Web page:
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Is now a good time to invest in UK commercial property?

As retail giants exit the high street, opinion is split on whether now is a good time to investment in UK commercial property


As retail giants such as HMV and Jessops announce the closure of stores across the UK, investors are questioning the value of holding commercial property.

High streets are predicted to struggle over the next 12 months as the UK’s economy recovery continues at a slow pace. So are there opportunities in the sector?

In the two years after February 2007, the average fund in the IMA Property sector lost 52.2 per cent, according to FE Analytic figures. Since then, the sector has been on an unsteady upward trend but managed to return more than 11 per cent in the 12 months to February 2013.

This apparent turnaround in performance might lure some investors back to the sector, however not everyone is convinced.

Bestinvest managing director Jason Hollands warns now is not a good time to be investing in UK commercial property.

Hollands says: “The outlook for the UK economy remains weak, particularly for retailers as exemplified by recent high profile collapses such as HMV and Jessops.

“This is adding downward pressure on rents, while void rates – those periods when properties go empty between tenants – are on the rise.

“Additionally, in the UK commercial property market there is a big increase in loan re-financing expected this year and in 2014. Given the more conservative lending strategies in place at most banks, there is a risk they will refuse to extend credit on such favourable terms and this could lead to a lot of property coming back onto the market, which will not be helpful for valuations.”

Hollands says there are better opportunities in overseas commercial property at the moment, but investors intent on buying UK commercial property should look to portfolios skewed towards London and the South-east, as these areas are weathering the economic doldrums better than the rest of the country.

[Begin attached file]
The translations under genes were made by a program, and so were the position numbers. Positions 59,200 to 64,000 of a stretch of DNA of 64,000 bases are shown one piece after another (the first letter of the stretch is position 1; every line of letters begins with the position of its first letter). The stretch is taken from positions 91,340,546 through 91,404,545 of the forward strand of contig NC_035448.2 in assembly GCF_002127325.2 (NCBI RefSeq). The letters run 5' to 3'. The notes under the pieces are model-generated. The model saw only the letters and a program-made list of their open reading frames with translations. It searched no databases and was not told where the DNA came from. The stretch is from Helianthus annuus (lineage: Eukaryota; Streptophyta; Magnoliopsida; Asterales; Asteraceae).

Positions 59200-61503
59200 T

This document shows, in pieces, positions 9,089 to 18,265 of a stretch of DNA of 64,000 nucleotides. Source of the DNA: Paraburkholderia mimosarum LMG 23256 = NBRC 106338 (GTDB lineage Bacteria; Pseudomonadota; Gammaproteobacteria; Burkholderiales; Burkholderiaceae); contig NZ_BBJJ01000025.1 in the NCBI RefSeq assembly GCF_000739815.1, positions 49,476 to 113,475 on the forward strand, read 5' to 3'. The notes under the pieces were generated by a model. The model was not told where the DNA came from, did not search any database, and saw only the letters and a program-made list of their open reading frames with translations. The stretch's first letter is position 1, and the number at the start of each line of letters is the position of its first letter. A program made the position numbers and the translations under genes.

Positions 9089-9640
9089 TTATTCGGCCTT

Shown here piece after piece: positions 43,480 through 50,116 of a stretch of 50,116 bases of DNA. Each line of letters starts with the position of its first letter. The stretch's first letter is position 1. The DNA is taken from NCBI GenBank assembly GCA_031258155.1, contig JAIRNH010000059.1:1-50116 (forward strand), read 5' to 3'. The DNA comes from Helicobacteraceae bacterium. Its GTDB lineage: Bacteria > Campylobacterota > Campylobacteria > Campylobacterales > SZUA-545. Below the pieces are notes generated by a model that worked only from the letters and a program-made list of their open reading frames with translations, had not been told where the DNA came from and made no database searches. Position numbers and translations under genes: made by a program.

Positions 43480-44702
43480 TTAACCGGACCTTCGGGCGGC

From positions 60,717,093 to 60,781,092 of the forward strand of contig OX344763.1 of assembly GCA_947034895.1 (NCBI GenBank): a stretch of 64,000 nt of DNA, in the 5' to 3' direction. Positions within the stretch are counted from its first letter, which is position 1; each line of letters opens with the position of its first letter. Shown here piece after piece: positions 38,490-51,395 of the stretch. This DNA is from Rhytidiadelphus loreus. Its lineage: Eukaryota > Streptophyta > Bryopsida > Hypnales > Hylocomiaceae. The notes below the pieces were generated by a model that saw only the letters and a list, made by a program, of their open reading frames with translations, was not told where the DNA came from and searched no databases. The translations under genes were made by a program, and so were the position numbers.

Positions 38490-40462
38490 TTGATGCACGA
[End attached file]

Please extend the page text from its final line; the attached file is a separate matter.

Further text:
Deloitte’s 2013 UK Real Estate Predictions, published in January, show international demand for UK property is expected to increase this year as the pool of capital from overseas investors increases further. The report says around 25 per cent of the City of London is currently owned by international investors and £20bn was invested in the UK from abroad last year.

Artemis fund manager Jacob de Tusch-Lec has increased the £110.1m Artemis Global Income fund’s exposure to real estate investment trusts, but he is investing in property abroad and holds no UK property in his fund.

He identifies Asia as a good investment region for Reits because the region pegs exchange rates to the US dollar.

Tusch-Lec says: “What you are seeing in Europe is that the European Central Bank is setting funding costs at levels that are very low in order to avoid the southern periphery collapsing again.

“The problem in the UK is that you have very little growth in the economy. I find it more interesting to be in areas of the world which are growing and have interest rates similar to the UK.”